A de novo t(10;19)(q22.3;q13.33) leads to ZMIZ1/PRR12 reciprocal fusion transcripts in a girl with intellectual disability and neuropsychiatric alterations

Carlos Córdova-Fletes, Ma Guadalupe Domínguez, Ilse Delint-Ramirez, Herminia G. Martínez-Rodríguez, Ana María Rivas-Estilla, Patricio Barros-Núñez, Rocío Ortiz-López, Vivian Alejandra Neira

Research output: Contribution to journalArticle

6 Citations (Scopus)

Abstract

We report a girl with intellectual disability (ID), neuropsychiatric alterations, and a de novo balanced t(10;19)(q22.3;q13.33) translocation. After chromosome sorting, fine mapping of breakpoints by array painting disclosed disruptions of the zinc finger, MIZ-type containing 1 (ZMIZ1) (on chr10) and proline-rich 12 (PRR12) (on chr19) genes. cDNA analyses revealed that the translocation resulted in gene fusions. The resulting hybrid transcripts predict mRNA decay or, if translated, formation of truncated proteins, both due to frameshifts that introduced premature stop codons. Though other molecular mechanisms may be operating, these results suggest that haploinsufficiency of one or both genes accounts for the patient’s phenotype. ZMIZ1 is highly expressed in the brain, and its protein product appears to interact with neuron-specific chromatin remodeling complex (nBAF) and activator protein 1 (AP-1) complexes which play a role regulating the activity of genes essential for normal synapse and dendrite growth/behavior. Strikingly, the patient’s phenotype overlaps with phenotypes caused by mutations in SMARCA4 (BRG1), an nBAF subunit presumably interacting with ZMIZ1 in brain cells as suggested by our results of coimmunoprecipitation in the mouse brain. PRR12 is also expressed in the brain, and its protein product possesses domains and residues thought to be related in formation of large protein complexes and chromatin remodeling. Our observation from E15 mouse brain cells that a Prr12 isoform was confined to nucleus suggests a role as a transcription nuclear cofactor likely involved in neuronal development. Moreover, a pilot transcriptome analysis from t(10;19) lymphoblastoid cell line suggests dysregulation of genes linked to neurodevelopment processes/neuronal communication (e.g., NRCAM) most likely induced by altered PRR12. This case represents the first constitutional balanced translocation disrupting and fusing both genes and provides clues for the potential function and effects of these in the central nervous system.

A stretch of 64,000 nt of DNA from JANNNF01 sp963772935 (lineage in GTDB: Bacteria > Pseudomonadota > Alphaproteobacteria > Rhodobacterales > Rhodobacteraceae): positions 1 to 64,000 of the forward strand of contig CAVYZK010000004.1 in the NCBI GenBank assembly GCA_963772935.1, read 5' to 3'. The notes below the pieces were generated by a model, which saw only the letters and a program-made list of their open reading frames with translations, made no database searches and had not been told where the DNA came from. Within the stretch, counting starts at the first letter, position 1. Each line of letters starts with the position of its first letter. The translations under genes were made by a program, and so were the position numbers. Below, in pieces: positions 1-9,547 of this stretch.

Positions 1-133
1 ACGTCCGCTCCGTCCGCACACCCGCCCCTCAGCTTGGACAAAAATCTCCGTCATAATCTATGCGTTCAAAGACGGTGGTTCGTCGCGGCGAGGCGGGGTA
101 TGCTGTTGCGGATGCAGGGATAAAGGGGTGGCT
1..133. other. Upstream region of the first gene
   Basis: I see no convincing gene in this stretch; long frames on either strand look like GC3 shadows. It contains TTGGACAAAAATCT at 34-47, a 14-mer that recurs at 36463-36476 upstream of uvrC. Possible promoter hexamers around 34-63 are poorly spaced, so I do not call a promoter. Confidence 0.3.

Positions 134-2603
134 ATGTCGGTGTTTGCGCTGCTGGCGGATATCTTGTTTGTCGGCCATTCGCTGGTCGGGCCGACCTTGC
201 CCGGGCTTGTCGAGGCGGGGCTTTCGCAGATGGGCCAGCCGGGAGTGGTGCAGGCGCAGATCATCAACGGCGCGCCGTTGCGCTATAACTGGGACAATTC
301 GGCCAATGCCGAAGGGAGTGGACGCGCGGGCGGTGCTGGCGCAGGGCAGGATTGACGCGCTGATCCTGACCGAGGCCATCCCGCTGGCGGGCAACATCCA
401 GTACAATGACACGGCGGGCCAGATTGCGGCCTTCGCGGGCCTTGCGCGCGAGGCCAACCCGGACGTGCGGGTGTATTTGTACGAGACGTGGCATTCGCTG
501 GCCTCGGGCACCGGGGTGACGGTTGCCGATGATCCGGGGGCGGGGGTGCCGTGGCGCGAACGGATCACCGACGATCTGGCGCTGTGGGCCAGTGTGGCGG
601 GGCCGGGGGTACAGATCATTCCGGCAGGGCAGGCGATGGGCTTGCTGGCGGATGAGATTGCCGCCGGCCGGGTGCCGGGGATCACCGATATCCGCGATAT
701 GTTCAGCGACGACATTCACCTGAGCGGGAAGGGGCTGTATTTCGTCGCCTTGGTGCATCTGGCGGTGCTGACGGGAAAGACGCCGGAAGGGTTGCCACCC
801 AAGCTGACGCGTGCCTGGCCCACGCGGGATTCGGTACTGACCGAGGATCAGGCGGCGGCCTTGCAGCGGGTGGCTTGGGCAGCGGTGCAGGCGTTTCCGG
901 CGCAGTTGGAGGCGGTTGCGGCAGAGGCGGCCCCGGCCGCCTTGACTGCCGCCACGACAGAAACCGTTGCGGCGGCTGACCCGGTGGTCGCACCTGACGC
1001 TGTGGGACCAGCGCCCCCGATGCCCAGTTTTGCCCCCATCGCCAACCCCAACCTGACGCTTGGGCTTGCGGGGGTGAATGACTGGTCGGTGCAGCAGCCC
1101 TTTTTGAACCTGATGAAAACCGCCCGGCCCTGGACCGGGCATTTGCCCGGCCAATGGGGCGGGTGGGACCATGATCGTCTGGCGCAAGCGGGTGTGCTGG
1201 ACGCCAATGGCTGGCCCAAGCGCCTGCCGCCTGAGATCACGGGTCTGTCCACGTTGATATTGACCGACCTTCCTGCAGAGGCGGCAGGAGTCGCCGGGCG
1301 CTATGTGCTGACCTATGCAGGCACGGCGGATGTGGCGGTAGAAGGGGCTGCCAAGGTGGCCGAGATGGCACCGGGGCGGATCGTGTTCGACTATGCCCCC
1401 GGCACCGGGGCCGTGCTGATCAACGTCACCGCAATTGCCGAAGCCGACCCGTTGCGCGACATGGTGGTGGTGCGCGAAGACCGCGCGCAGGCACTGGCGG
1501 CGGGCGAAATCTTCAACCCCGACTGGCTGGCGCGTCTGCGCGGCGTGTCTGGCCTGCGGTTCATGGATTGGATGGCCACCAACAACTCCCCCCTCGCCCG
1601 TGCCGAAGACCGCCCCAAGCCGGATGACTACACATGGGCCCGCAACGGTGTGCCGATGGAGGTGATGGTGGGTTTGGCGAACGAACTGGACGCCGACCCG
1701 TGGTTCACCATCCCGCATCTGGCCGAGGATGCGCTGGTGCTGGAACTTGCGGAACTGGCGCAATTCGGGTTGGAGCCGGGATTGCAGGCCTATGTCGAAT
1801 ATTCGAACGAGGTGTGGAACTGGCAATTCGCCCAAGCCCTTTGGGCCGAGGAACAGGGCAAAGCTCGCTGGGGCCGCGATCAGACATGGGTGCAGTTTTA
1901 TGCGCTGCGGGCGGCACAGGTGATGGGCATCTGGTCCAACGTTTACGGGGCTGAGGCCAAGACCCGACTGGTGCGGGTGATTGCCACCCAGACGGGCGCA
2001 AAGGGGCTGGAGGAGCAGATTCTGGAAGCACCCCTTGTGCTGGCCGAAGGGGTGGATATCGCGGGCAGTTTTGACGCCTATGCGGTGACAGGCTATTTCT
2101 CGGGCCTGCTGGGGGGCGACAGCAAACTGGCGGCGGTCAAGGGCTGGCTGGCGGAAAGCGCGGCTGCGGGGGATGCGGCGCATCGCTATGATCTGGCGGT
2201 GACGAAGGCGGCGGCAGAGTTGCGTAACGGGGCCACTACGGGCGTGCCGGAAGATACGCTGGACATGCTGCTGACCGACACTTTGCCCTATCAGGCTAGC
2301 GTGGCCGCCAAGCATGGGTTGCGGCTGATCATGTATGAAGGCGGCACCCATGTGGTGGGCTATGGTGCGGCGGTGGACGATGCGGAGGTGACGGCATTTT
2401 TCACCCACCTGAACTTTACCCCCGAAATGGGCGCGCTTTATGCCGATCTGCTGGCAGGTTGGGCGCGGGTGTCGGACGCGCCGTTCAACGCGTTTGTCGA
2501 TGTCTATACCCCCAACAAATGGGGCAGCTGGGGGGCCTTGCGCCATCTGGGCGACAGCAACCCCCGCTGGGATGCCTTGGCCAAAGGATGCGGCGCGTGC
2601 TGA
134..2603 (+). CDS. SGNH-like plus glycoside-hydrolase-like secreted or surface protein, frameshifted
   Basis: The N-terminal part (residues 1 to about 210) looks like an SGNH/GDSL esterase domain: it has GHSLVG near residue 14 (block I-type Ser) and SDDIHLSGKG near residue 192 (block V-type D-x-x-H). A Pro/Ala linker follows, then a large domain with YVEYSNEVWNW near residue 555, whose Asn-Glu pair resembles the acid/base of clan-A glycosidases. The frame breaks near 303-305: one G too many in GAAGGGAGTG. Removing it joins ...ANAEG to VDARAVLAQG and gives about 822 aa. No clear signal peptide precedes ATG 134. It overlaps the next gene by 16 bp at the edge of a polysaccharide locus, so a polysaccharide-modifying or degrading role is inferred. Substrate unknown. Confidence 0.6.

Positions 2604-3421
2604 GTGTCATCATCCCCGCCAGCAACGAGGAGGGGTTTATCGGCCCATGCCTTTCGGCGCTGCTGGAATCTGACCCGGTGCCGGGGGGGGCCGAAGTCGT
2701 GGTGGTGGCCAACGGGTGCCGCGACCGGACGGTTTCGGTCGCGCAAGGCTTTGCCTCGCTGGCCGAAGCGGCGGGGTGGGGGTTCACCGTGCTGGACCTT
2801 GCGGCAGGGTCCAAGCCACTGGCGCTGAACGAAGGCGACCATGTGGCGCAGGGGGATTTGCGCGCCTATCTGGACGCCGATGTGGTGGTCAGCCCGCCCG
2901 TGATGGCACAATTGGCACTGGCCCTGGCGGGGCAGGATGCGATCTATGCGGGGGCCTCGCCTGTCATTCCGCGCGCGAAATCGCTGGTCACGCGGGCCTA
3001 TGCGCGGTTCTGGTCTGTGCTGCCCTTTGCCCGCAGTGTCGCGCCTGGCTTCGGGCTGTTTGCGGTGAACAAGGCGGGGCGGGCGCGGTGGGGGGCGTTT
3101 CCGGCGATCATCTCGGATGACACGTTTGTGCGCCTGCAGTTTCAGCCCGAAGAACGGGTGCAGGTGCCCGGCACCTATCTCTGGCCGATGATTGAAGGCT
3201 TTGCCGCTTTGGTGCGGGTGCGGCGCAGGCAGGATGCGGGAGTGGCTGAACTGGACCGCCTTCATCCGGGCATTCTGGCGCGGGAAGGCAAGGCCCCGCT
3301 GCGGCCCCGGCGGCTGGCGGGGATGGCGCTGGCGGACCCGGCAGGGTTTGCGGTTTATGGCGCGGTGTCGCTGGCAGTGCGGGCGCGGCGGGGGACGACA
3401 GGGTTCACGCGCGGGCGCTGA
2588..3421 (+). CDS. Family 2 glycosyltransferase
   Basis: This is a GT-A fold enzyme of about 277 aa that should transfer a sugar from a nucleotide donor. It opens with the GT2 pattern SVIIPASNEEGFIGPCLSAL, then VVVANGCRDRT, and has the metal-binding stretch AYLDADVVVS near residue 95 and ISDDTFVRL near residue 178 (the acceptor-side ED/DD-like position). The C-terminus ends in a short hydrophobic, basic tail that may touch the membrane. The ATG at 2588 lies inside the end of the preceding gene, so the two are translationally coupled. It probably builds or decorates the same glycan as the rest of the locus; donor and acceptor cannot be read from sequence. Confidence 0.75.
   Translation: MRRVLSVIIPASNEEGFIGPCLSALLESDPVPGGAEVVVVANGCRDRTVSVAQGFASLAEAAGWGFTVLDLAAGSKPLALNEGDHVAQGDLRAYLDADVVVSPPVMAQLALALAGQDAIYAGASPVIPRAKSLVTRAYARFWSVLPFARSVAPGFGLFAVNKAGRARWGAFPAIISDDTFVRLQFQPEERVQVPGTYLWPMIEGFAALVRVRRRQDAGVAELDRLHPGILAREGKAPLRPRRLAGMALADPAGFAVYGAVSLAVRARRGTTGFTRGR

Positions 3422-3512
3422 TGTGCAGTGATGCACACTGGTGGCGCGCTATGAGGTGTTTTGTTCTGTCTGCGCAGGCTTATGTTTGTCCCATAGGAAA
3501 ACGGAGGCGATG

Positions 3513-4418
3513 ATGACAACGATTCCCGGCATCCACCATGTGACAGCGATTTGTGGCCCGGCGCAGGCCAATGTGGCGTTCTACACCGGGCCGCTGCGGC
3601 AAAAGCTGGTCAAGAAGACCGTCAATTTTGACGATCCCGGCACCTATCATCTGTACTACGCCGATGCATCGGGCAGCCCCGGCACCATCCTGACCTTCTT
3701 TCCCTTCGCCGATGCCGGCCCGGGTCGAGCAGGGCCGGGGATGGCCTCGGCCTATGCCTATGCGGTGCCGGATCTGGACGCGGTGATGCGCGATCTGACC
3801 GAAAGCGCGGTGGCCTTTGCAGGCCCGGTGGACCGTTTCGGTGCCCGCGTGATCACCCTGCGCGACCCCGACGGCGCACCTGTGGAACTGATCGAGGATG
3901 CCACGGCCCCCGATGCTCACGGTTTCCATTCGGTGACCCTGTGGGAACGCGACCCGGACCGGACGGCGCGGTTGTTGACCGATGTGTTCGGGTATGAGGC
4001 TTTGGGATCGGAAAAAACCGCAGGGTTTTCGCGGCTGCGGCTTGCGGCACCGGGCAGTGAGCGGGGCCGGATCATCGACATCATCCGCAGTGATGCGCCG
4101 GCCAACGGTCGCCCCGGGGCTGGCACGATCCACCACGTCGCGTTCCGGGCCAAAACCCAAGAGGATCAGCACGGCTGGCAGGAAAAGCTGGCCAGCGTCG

Original languageEnglish (US)
Pages (from-to)287-298
Number of pages12
JournalNeurogenetics
Volume16
Issue number4
DOIs
StatePublished - Oct 26 2015

Fingerprint

Zinc Fingers
Proline
Intellectual Disability
Brain
Chromatin Assembly and Disassembly
Phenotype
Genes
Proteins
Haploinsufficiency
Paintings
Nonsense Codon
Gene Fusion
Essential Genes
Transcription Factor AP-1
RNA Stability
Gene Expression Profiling
Dendrites
Synapses
Protein Isoforms
Central Nervous System

Keywords

  • Balanced translocation
  • Chromatin remodeling factors
  • Fusion transcripts
  • Gene disruption
  • Neuropsychiatric disorders

ASJC Scopus subject areas

  • Genetics
  • Genetics(clinical)
  • Cellular and Molecular Neuroscience

Cite this

Córdova-Fletes, C., Domínguez, M. G., Delint-Ramirez, I., Martínez-Rodríguez, H. G., Rivas-Estilla, A. M., Barros-Núñez, P., ... Neira, V. A. (2015). A de novo t(10;19)(q22.3;q13.33) leads to ZMIZ1/PRR12 reciprocal fusion transcripts in a girl with intellectual disability and neuropsychiatric alterations. Neurogenetics, 16(4), 287-298. https://doi.org/10.1007/s10048-015-0452-2